"The study required a combination of genetic tools and surgical technique to make sure the therapy targeted only the diseased cells. The viral vector had to be injected in the sub-retinal space so as to be in close proximity to the photoreceptors. Likewise, you need to ultimately deliver the therapy to the right location of the retina," Aguirre said.
"In the human disease, careful characterization of the areas of the retina that need to be treated is going to be critical for therapy to succeed in the clinic," Cideciyan said.
The genetic aspect of the viral vector used in this study involved a double safeguard. The first safety feature was to use a viral vector that is known to predominantly target both rods and cones but not other cells. The second safeguard involved attaching the healthy RPGR gene to a "promoter," a piece of genetic code that would "switch on" the gene only if the virus penetrated the correct cell.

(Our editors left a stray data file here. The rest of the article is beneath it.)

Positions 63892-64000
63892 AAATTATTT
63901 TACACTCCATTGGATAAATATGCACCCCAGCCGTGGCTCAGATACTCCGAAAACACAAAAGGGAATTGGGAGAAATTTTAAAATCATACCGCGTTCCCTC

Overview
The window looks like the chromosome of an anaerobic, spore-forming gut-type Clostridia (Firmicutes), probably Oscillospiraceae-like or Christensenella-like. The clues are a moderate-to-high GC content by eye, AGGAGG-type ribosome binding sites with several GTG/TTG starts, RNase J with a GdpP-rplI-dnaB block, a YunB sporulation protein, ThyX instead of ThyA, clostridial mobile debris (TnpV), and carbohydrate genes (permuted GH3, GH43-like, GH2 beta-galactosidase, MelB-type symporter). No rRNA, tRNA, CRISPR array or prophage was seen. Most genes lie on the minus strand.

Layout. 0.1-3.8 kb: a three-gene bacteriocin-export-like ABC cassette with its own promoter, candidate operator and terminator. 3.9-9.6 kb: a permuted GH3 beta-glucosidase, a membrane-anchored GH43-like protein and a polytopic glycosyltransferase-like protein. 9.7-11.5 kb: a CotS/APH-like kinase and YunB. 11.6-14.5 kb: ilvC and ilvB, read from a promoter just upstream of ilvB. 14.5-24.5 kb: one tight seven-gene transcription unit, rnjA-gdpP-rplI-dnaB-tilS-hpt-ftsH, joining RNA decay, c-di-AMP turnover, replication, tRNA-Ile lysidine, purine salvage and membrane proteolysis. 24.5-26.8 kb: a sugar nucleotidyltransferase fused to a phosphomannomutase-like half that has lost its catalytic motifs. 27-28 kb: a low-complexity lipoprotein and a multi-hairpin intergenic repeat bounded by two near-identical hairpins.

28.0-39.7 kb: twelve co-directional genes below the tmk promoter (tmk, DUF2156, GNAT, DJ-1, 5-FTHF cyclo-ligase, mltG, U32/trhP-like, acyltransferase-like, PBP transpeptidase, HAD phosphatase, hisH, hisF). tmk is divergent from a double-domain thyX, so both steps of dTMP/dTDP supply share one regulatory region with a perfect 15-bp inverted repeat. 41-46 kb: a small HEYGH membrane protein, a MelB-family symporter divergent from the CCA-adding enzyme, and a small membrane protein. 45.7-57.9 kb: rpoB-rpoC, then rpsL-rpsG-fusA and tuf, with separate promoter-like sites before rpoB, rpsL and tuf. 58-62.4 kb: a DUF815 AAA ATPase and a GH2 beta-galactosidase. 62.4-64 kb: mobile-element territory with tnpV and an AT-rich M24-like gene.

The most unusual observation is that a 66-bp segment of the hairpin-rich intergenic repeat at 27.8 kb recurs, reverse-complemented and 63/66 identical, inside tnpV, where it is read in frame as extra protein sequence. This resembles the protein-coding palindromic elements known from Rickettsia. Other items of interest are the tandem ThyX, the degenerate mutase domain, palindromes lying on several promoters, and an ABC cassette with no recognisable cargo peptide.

Selecting the right promoter was critical; the lead researchers at the University of Florida, William W. Hauswirth and Alfred S. Lewin, had to find one that that would be turned on exclusively in rods and cones. This way, even if the virus made its way to a non-photoreceptor cell, that cell would not start activating the RPGR gene.
That both the promoter and the RPGR gene it activates are taken from humans is a strong sign that the treatment may be translatable to patients.
"While there is still much work to do to assess long-term efficiency and safety with this approach, there is hope that this vector and knowledge could be used in a few years to treat the many patients losing vision from XLRP," Jacobson said.
|Contact: Evan Lerner|
University of Pennsylvania